Wednesday 28 September 2016

CJ Stander moves beyond questions over his size

Published 17/03/2016 | 17:46

CJ Stander, right, insists he has nothing to prove to coaches in South Africa who said he was too small
CJ Stander, right, insists he has nothing to prove to coaches in South Africa who said he was too small

Ireland flanker CJ Stander insists he has nothing to prove to the coaches who told him he would never make a Test back-row forward.

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Stander recently revealed coaches in his native South Africa told him he was too small to play back-row for the Springboks, urging him to switch to hooker.

The 25-year-old took that unsubtle hint as the end of his Springbok dream and has since fought for a Test career with Ireland, joining Munster and qualifying through residency.

The combative forward has earned his international stripes in Ireland's challenging Six Nations campaign, and no longer uses those South African nay-sayers as motivation.

"Well in the beginning I would say I wanted to prove a point to the people who had said that to me, but for now I've just changed my direction," said Stander.

"Because if you play just to prove someone else wrong, then you're going to have to look at yourself if you prove that.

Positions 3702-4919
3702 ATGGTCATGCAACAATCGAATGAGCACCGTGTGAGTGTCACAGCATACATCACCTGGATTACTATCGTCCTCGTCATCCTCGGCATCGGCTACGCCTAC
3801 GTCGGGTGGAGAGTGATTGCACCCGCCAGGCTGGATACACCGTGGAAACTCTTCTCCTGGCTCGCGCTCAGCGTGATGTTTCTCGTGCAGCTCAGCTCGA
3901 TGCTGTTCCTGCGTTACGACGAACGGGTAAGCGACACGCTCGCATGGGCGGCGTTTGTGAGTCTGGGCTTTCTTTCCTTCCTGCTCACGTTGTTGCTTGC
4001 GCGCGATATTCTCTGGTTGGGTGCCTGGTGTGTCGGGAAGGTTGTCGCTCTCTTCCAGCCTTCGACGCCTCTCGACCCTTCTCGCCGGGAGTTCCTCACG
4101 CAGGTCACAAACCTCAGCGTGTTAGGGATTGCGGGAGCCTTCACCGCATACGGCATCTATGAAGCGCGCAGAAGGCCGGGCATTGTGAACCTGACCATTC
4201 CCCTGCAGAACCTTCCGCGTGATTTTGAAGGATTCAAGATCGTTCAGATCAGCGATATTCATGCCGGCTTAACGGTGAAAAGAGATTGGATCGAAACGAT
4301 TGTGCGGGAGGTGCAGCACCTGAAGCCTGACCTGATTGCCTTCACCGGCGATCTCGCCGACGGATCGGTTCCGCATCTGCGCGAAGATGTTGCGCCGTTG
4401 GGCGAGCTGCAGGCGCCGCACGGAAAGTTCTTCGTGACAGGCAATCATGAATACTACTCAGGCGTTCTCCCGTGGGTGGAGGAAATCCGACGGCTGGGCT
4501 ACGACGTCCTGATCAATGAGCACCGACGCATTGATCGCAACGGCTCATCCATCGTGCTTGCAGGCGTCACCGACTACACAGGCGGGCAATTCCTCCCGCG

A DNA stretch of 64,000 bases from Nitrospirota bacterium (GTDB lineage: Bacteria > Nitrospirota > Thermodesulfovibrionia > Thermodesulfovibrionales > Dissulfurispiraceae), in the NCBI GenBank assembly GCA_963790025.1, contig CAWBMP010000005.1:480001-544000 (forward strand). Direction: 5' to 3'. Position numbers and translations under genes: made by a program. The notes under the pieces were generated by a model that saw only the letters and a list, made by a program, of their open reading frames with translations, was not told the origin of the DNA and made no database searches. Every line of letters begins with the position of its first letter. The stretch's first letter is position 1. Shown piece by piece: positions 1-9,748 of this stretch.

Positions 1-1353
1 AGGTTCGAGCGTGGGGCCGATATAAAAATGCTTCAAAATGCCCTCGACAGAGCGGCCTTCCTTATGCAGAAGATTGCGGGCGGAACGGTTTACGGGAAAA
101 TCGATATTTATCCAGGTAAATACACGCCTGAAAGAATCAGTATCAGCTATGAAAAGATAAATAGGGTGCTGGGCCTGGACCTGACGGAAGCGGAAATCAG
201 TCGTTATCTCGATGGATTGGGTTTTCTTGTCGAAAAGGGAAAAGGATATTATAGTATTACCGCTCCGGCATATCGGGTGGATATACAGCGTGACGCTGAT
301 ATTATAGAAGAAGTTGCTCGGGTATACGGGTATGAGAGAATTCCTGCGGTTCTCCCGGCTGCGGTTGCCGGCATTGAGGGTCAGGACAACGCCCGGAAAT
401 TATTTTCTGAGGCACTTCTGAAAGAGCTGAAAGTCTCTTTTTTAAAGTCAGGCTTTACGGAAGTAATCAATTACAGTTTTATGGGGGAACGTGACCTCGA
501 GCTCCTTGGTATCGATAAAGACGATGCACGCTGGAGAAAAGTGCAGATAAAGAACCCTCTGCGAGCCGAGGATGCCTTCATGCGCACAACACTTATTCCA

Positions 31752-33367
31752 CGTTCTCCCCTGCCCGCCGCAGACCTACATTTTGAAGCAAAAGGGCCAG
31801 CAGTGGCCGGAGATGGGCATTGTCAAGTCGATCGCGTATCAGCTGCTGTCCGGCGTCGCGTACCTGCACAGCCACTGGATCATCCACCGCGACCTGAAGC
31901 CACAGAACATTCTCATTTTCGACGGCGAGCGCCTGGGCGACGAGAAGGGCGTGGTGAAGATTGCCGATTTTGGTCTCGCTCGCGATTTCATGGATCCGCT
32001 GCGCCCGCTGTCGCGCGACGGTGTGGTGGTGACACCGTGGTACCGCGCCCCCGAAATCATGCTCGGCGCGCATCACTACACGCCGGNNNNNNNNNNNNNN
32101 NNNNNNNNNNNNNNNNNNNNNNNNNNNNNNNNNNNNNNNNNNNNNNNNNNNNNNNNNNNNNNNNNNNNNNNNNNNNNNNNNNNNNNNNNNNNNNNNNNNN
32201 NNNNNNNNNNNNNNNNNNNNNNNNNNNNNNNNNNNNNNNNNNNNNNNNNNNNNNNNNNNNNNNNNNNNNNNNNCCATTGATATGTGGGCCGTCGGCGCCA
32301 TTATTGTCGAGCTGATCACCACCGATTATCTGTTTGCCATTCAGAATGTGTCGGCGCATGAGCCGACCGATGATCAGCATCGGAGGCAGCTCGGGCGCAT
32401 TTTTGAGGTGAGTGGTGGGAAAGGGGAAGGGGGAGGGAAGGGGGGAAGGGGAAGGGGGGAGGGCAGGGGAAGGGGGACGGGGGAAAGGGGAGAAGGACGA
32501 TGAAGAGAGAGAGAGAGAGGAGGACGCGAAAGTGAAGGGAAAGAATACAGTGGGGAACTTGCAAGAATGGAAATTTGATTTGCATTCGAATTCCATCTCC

"So for now I'm just trying to play my own game, bring an energy and physicality to the team that I can bring.

"And if there's a question about my size then I'll step up and show someone my size and power by running hard and straight at them."

Stander captained South Africa's Under-20s with distinction, even breaking through in the back row for Super Rugby powerhouses the Bulls.

The powerfully-built flanker is hardly dwarfed by his back-row colleagues across the club or Test arena, but the Springboks have always favoured the biggest and beefiest around.

Once Stander feared being trapped under a club-level glass ceiling in his home country, he jumped at the chance for a fresh start with Munster.

Three years on and Stander will end his first Six Nations having started every match for Joe Schmidt's side, holding his place again for the closing clash with Scotland in Dublin on Saturday.

When Stander has the chance to review his own Six Nations contribution, he will set himself the target of being able to function on instinct to truly thrive in the Test arena.

"I'll probably have a bit of time off in the next couple of weeks and I'll be able to sit back and reflect on what's happened," said Stander.

"It's been an unbelievable journey. Everyone has made it easier for me to step in.

"I thought maybe I'd get into the group then try to get into the team, but that was massive to be thrown in straight away.

"That's the way I like it though, I like to be thrown into the deep end then just swim out of the muck.

"So I'm glad for that and glad Joe gave me the opportunity, it's been unbelievable.

"I've learned your actions need to be instinct rather than a decision. The pace is so quick, the intensity is so high, that you have to make the right decision or you will be shown up.

"If you make the wrong decision you'll be in the wrong position, you'll miss a tackle or you'll drop a ball. You can't afford that split-second, it has to be instinct.

"At Pro12 and Champions Cup there's a bit of time to think what's going on, but at Test level you need to do your thing and it has to be the right decision or you could end up looking like a fool almost."

Press Association

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